The (Organised) Chaos of Enrolment Week It’s that time of year. If you are new to FE, you will be wondering what on Earth is going on. People are queuing out of every door to get forms filled in so they can be stamped by someone else and then swallowed by a scanner and converted into a student badge before their bewildered eyes. Innumerable new colleagues are running past you waving piles of sheets with names like “CA1R” and “FR2D” and asking which ones you need. You haven’t got a clue.
I remember my first enrolment day. I spent the morning with a soon-to-retire maths lecturer who appeared to double as a kind of human search engine, fielding questions from prospective students and staff, like a “siri” or “cortana” that actually worked. “Alex, when are the English exams?” “22nd May, 1st and 6th of June”
“Alex, where do they go for the cabin crew course?” “Second floor, west block, room 231”
“Alex, what’s the code for non-regulated 20 hours community maths?” “MATXL18B2”
“Alex, how many learning hours is the entry level English course?” “46”
I stuck close to Alex. There was nothing he did not know about the vast bureaucratic machine that swung into action during enrolment week, and his knowledge of the actual courses on offer was enviable too. His gallows humour and sardonic manner were easily mistaken for general negativity, but that was not the full picture. He himself had come into teaching through an unusual route, having been first a plasterer, then an electrician, next an assessor and inspector, then a lecturer in electronics who substituted in the growing maths department, and finally a maths lecturer. He understood how it all worked and he represented the best of FE. He knew when someone deserved a second chance, and how to bend the rules to get them one if they fell outside the funding bracket. He took the time to talk through options. People came to him wanting to join the police and went away enrolled on animal care. This was not because he did not listen to them, but because he made them actually think about what they were good at and what they wanted to do. AND he was clear about the employment prospects for each course, for each individual.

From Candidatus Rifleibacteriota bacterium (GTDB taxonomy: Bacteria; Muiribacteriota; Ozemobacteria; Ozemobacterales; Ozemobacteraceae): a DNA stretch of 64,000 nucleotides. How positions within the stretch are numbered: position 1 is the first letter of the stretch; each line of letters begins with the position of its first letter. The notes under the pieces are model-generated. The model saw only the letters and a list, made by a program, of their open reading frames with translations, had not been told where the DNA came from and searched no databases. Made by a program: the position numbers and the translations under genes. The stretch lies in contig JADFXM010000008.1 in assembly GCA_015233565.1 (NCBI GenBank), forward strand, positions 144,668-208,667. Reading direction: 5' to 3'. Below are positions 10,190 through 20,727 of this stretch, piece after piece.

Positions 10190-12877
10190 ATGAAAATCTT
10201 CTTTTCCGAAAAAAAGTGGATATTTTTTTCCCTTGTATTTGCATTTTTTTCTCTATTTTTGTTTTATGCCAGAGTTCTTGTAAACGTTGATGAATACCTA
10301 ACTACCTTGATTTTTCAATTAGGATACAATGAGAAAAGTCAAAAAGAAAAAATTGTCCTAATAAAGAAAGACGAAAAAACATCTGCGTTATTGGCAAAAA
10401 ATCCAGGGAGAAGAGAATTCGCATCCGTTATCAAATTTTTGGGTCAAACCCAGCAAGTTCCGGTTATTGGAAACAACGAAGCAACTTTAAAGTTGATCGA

Alex was wonderful, but not really unique. Most lecturers encourage a student to look elsewhere if they think a particular course is unsuitable for them, and part of the job is accumulating knowledge about other departments. Increasingly, though, the pressure is on to get the numbers up. No head of faculty wants to tell two of their staff they are out of a job, but that’s the reality if not enough students enrol on a course. So, with funding getting tighter, more students are enrolled on a programme that will not clearly lead them to employment. Perhaps they are allowed to start a level one engineering course, with the knowledge they need English and maths to progress... but they have re-sat four times already and failed to grade. Or perhaps they want to design computer games and enrol on programming and graphics. That’s a lucrative area, but a relatively competitive one, and it is unlikely that a young person who has never taken an interest before reading the prospectus, who struggles with numeracy and literacy, is going to make it in that industry.
It’s easy to understand why this happens. The funding model incentivises it, and much credit is due to FE staff that the sector is not more cynical than it is. It is easy employ high sounding arguments to justify enrolling someone on a course that could lead them nowhere. We can talk about “giving them a chance.” We can repeat the old chestnut, “You never know, Einstein only got a C in maths.” Or people can even take the offensive with it “who are you to stop them pursuing their dream?” It’s hard to respond to that accusation without sounding like the standard “evil” teacher in every Hollywood production that’s set in a school or university. A good measure for whether the advice is appropriate might be – if they were your own child, would you see a future for them in that course?
What the answer is in terms of policy, I am not sure. Colleges do exist, partly, to give people another chance. Last year we had a student who couch surfed from one friend’s house to the next, unable to secure a place to live from social services because her alcoholic mother had not officially kicked her out. In spite of the emotional and physical turmoil of her life, she attended every day (often without a change of clothes) and came through with grade 4s in her resits and passed her childcare course. A success story like that warms everyone’s heart and might convince you that anyone should be allowed to try anything. Yet, for every student like her, there is another from a supportive background who drops out of one course after another, enrolling each September on something completely different.
Perhaps the answer lies, not in a particular policy, but in the professional judgement of staff, especially those who have been doing this for years. People like Alex get skilled at determining whether someone is killing time or discovering a new passion – it's not always obvious. If we do want lecturers to use their judgement, though, we need to examine the pressure of funding. It is much harder to send someone to another desk if your job depends on keeping them at yours